"It's so wonderful to see the evolution of entrepreneurship in your country. I'm fascinated by it, and I'm highly optimistic about your country due to it."


Douglas Leone

Sequoia Capital's Doug Leone in conversation with Mohit Bhatnagar at TiE Delhi-NCR's India Internet Day 2020 virtual conference

On startups surviving COVID-19

“Never waste a good downturn”.


That has been Sequoia’s epigram in the way it approaches investing in companies and it still holds true for a crisis like the current COVID-19 pandemic.


Starting a business when everything is on the up and up is easy, but the best founders and companies emerge from dark times because there’s less competition as not many will want to start a business during a crisis, explains Doug Leone.


“Frankly, I love dark times. I love really great times and really shitty times. During great times you exit, and during shitty times you enter. I personally am a big buyer during dark times and seller during wonderful times.”


As far as operational concerns startups face during downturns – such as having enough cash flow – Doug takes a contrarian view to the rest of the investing community’s counsel that startups raise as much as they can right now.


Instead, he says founders should raise a little, enough to get them to reach the next milestone – not more than that.

Fundraising should not come at the cost of diluting founders' shareholding, Doug advises. He points out that low interest rates – zero percent in the US right now – means there is capital available for founders to tap into without having to restructure their cap tables.


Doug Leone, Sequoia Capital


Survival, Doug says, will only get companies halfway through because many competitors won’t survive. But if there is a company that is strong enough, they should use this time to distance themselves from other companies, and attack, instead.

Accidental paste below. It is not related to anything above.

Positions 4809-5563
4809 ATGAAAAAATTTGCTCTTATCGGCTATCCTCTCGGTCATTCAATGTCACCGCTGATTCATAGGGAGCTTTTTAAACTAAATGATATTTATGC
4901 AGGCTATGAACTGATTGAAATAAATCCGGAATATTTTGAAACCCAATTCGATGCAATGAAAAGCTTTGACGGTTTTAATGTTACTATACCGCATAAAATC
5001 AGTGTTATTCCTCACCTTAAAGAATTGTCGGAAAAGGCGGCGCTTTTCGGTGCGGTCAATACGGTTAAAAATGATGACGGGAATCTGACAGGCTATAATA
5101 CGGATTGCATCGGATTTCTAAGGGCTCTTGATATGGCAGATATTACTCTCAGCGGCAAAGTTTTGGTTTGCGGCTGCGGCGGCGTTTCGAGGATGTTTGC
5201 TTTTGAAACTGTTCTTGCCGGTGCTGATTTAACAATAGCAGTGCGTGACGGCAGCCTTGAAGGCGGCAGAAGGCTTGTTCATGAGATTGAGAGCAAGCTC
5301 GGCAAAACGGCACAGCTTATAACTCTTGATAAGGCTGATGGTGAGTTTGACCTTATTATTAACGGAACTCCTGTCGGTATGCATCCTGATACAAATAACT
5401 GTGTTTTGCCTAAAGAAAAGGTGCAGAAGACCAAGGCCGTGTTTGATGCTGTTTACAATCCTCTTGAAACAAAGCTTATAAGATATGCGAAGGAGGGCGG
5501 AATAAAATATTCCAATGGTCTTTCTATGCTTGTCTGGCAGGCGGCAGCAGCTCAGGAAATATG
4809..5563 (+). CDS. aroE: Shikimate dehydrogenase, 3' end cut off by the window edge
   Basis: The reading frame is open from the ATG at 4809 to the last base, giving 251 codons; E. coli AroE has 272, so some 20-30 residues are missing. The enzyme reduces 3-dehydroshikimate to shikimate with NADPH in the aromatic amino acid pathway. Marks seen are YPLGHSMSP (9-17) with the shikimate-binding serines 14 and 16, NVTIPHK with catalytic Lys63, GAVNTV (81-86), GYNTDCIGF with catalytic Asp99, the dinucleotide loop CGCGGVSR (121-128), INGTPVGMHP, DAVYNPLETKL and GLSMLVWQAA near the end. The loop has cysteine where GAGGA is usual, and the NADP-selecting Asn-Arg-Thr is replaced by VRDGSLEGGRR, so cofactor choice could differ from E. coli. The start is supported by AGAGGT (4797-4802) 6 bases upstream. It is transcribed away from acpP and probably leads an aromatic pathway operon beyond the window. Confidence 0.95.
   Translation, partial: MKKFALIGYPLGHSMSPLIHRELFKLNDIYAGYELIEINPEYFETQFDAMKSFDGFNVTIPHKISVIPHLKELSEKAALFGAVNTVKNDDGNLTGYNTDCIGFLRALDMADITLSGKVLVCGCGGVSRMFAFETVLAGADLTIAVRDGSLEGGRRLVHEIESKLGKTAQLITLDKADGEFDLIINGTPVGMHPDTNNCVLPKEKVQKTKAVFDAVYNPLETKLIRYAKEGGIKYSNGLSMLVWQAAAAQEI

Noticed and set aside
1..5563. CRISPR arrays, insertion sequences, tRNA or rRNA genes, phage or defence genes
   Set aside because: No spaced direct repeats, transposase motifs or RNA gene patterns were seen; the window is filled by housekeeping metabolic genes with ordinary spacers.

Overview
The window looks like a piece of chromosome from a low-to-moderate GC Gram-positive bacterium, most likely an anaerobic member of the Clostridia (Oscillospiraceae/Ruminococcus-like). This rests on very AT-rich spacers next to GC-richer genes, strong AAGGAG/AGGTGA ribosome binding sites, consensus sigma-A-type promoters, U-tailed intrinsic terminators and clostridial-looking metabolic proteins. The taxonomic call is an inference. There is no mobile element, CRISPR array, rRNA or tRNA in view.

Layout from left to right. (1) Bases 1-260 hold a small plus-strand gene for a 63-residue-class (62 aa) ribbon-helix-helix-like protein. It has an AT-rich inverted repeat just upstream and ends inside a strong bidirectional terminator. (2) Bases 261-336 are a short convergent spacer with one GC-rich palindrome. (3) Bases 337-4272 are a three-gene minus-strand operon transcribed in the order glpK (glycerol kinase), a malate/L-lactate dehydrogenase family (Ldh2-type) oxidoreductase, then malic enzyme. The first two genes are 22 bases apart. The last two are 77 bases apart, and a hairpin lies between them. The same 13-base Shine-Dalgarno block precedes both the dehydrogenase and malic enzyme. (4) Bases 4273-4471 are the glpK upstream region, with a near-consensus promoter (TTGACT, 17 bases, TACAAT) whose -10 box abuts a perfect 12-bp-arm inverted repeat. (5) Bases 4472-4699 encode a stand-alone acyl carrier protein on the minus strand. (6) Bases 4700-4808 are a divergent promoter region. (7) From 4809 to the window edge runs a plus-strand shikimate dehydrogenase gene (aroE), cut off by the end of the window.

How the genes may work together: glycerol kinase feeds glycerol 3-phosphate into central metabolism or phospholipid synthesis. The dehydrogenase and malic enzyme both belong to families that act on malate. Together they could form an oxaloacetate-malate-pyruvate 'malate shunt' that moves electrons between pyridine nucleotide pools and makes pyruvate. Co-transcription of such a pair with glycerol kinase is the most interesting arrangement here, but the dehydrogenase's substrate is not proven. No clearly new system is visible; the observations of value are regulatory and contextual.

“You've got the cash, you've got the distribution, you've got the muscle while everybody else is trying to survive.”


However, for companies that are weak, he advises pressing ahead with product development, no matter what.


“In 2008, we made the mistake of telling companies to back off R&D – now I’d say to do R&D, but slowly.”


Doug Leone, Sequoia Capital


Pearls of wisdom

Living through a pandemic as horrific and fatal as this can be tough, but the trick is to not take yourself too seriously, Doug Leone said, in parting.

“You should understand that you're living in a moment in time you're lucky as heck to be alive... And I say that because don't take yourself too seriously. Work towards making the world a better place, making yourself happy. Try to leave a little mark, not because of the word ‘legacy’, but because this world needs help. Bring as many people for the ride that you're going to be on, with you, build a great relationship, be a wonderful husband or a wonderful spouse or a wonderful wife and take care of your kids. And that’s it - it doesn't get any more complicated than that. It's really that simple. Oh, and have some fun along the way.”

Edited by Tenzin Pema